“What do [you] feel you are good at and feel you can contribute to your community?”
When I spoke to Kayla Gebeck, the thing that jumped out at me was her enthusiasm to try new things, start new adventures, with the goal of preserving her language. After not traveling far beyond the upper Midwest, Kayla traveled to a Pueblo, then to Hawaii, and ultimately to New Zealand. Her goal was to learn how different communities were working to to preserve their languages.So while she was able to explore personally, and expand her horizons, the skills she was learning would help future Ojibwe speakers.
Before it was over, Kayla studied in London and was able to connect the work people do in developing countries and relate that to Indian Country and visa versa. We talked about making connections outside of Indian Country and how these connections can create lasting ripples of interest or awareness with Indian Country.
Kayla’s story is really interesting to see all that she’s been able to accomplish already. And more importantly, that her community is the driving force for her work.
Kayla Gebeck is a public affairs advisor at Holland & Knight’s Washington, D.C., office and a member of the firm’s Native American Law Practice Group. Ms. Gebeck provides assistance to tribal governments and their enterprises on legislative and regulatory matters. Her areas of focus include education, healthcare, housing, social services, natural resources, environment, self-governance, trust land and federal relations.
Prior to joining Holland & Knight, Ms. Gebeck served as a policy analyst for the Native American Finance Officers Association. In this position, Ms. Gebeck advocated the views and concerns of tribal governments in the areas of access to capital, tax and finance policy, in addition to preparing reports and broadcasts that alerted tribal members on new guidance and/or legislation affecting their governments and enterprises.
While attending the University of London, Ms. Gebeck served as a photographer for the Global Coordinating Group Indigenous Media Team, which covered the preparatory meeting for the World Conference on Indigenous Peoples in Alta, Norway, and conducted research for Legal Action Worldwide in an effort to build the legal capacity of conflict-affected governments.
Maria is a member of the Coeur d’ Alene Tribe and currently works for the National Indian Health Board. I was excited to interview a fellow tribal member for the first time! This is also the second Mark O. Hatfield fellow to appear as a guest on the podcast in addition to yours truly, who was also a Hatfield Fellow. Maria’s talents have been recognized and she has used her experience and network to go from a summer-long experience as a Udall Intern to serving as the Hatfield fellow and living full time in Washington, DC.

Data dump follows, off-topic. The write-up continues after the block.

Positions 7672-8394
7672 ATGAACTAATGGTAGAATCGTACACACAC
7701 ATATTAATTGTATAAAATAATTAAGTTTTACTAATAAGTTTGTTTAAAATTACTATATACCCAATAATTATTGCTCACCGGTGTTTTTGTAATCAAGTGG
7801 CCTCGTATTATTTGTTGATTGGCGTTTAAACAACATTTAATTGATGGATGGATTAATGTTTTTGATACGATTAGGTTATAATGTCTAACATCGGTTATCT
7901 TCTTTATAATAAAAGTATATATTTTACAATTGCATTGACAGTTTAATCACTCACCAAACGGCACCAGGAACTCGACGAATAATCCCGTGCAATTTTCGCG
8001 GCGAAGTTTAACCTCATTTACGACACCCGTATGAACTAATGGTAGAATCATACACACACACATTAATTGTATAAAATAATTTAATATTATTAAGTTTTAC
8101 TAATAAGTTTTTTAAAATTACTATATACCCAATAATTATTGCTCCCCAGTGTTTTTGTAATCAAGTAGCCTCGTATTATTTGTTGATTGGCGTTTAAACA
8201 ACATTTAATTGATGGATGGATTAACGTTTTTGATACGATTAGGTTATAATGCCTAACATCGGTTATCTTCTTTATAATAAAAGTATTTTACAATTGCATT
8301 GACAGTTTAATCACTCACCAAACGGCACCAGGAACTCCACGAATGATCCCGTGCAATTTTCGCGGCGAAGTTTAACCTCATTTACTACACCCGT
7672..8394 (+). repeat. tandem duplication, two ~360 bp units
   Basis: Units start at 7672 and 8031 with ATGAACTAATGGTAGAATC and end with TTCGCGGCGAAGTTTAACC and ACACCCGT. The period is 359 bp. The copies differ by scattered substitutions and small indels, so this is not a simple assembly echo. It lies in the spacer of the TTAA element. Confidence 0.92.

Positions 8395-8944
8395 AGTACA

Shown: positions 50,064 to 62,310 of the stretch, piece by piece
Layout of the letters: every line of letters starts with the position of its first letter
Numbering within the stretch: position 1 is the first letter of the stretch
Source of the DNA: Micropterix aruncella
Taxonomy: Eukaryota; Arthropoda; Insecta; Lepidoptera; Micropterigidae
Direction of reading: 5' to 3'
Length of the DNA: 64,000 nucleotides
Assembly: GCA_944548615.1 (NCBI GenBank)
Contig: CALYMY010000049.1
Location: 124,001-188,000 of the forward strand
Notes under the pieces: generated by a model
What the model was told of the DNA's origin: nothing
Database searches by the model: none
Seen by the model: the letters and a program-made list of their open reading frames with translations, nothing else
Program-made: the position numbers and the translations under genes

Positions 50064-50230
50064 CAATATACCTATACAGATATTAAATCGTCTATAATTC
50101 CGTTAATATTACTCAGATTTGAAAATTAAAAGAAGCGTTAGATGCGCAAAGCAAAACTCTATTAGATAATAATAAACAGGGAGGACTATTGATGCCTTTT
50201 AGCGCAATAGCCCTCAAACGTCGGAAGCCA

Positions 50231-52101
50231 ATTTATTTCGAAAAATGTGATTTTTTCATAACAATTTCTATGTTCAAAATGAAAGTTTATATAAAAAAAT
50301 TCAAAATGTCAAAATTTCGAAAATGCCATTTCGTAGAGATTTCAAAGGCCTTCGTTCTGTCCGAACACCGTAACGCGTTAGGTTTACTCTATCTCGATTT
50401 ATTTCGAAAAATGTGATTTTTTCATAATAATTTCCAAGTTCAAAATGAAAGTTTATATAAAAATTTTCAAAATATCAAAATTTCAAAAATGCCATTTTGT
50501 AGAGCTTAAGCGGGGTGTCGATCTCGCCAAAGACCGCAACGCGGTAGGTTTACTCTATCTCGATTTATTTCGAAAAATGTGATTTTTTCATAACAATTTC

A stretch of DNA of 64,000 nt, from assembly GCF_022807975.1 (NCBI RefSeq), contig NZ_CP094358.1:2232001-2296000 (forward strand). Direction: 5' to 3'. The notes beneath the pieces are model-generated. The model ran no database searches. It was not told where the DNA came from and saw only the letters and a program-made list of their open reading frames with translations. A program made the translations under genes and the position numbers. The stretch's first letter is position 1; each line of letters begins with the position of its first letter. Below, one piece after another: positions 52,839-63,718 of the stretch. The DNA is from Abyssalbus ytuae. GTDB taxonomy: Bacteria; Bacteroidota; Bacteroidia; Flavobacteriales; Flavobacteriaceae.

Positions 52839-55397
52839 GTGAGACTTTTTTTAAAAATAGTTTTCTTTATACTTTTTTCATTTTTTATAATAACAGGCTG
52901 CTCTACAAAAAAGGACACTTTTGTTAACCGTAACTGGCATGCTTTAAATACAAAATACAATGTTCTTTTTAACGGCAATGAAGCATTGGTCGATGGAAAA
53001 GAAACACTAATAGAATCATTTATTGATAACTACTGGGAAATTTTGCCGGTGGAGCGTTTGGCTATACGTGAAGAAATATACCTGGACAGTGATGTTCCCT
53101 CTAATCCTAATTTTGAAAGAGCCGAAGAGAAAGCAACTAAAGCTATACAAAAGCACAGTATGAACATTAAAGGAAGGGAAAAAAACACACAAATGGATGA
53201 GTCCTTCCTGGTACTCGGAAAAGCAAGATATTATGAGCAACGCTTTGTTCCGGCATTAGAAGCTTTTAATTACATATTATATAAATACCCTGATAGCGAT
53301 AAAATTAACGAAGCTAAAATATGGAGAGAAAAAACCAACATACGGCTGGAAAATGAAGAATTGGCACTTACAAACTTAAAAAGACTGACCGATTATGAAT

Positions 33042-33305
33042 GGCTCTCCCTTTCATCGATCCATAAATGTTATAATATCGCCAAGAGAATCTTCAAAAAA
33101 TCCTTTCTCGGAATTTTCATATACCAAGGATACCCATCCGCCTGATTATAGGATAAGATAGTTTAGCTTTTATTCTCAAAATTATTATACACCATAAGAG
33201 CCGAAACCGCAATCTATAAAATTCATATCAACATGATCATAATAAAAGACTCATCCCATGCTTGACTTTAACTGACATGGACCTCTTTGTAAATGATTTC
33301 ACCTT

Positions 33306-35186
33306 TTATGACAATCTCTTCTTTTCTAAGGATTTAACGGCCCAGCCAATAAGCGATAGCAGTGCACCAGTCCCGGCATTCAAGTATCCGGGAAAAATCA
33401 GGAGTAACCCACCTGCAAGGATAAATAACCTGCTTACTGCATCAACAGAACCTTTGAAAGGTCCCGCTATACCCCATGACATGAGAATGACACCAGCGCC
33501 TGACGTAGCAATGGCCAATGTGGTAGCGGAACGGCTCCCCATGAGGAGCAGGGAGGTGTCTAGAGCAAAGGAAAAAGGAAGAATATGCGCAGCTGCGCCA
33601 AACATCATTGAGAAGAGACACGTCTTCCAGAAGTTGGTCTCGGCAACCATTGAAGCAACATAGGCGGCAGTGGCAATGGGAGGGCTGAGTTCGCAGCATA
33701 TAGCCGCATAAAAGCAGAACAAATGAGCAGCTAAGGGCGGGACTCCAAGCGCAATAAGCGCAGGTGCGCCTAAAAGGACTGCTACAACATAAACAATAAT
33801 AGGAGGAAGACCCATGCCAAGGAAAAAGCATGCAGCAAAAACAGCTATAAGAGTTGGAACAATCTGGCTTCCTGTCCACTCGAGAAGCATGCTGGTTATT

Maria Givens, Coeur d’ Alene
*history lesson* The French called my people Coeur d’ Alene. It translates “Heart of the Awl.” The awl is a tool used to punch holes in leather. French traders supposedly called us that because of shrewd trading skills. In our language we are Schitsu’umsh.
Maria attended the University of Washington after transferring from Loyola Marymount entering her sophomore year. She realized that it was not the right place for her and decided to move closer to home. What is amazing to me is that instead of disengaging from school or losing focus, instead she turned towards her academics even more diligently to help herself through the first year.
Transferring to the University of Washington was the right choice for her. In addition to her academic experience, Maria also organized the University of Washington powwow, which is one of the largest university powwows in the country. All while she was a double major in political science and American Indian Studies. She was drawn to each major independently but realized that the two could be combined into a single interest. She was a Udall Intern where she was worked for Senator Tom Udall (D-NM). This experience ignited an interest to pursue work in Indian law and policy.
Maria’s experience is a perfect example for other NextGen Natives. She excelled in school and happened to come across the Udall Intern program. During her time in the Udall program she met a friend in the program who later urged her to apply to the Hatfield Fellowship. Her hard work and preparation was meeting her network to provide her a great opportunity. She will begin the Hatfield Fellowship this Fall.
In addition to her great personal story, Maria provides some great specific advice about how she handles stress, manages to stay organized, and the value of spending time with your own thoughts. Oh, and taking action.
Maria is definitely one to watch, and I don’t say that just because we are cousins!